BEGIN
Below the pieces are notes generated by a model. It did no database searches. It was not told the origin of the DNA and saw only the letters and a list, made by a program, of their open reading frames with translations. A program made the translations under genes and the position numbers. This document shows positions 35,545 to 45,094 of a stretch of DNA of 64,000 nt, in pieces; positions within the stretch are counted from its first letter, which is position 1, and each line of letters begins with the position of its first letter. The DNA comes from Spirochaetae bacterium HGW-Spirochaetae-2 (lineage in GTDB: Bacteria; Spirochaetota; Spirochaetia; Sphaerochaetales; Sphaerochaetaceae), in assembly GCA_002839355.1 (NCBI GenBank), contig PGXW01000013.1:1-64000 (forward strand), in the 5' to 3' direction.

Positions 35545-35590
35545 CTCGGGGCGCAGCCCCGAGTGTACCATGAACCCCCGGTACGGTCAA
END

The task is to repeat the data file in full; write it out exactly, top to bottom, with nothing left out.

Below the pieces are notes generated by a model. It did no database searches. It was not told the origin of the DNA and saw only the letters and a list, made by a program, of their open reading frames with translations. A program made the translations under genes and the position numbers. This document shows positions 35,545 to 45,094 of a stretch of DNA of 64,000 nt, in pieces; positions within the stretch are counted from its first letter, which is position 1, and each line of letters begins with the position of its first letter. The DNA comes from Spirochaetae bacterium HGW-Spirochaetae-2 (lineage in GTDB: Bacteria; Spirochaetota; Spirochaetia; Sphaerochaetales; Sphaerochaetaceae), in assembly GCA_002839355.1 (NCBI GenBank), contig PGXW01000013.1:1-64000 (forward strand), in the 5' to 3' direction.

Positions 35545-35590
35545 CTCGGGGCGCAGCCCCGAGTGTACCATGAACCCCCGGTACGGTCAA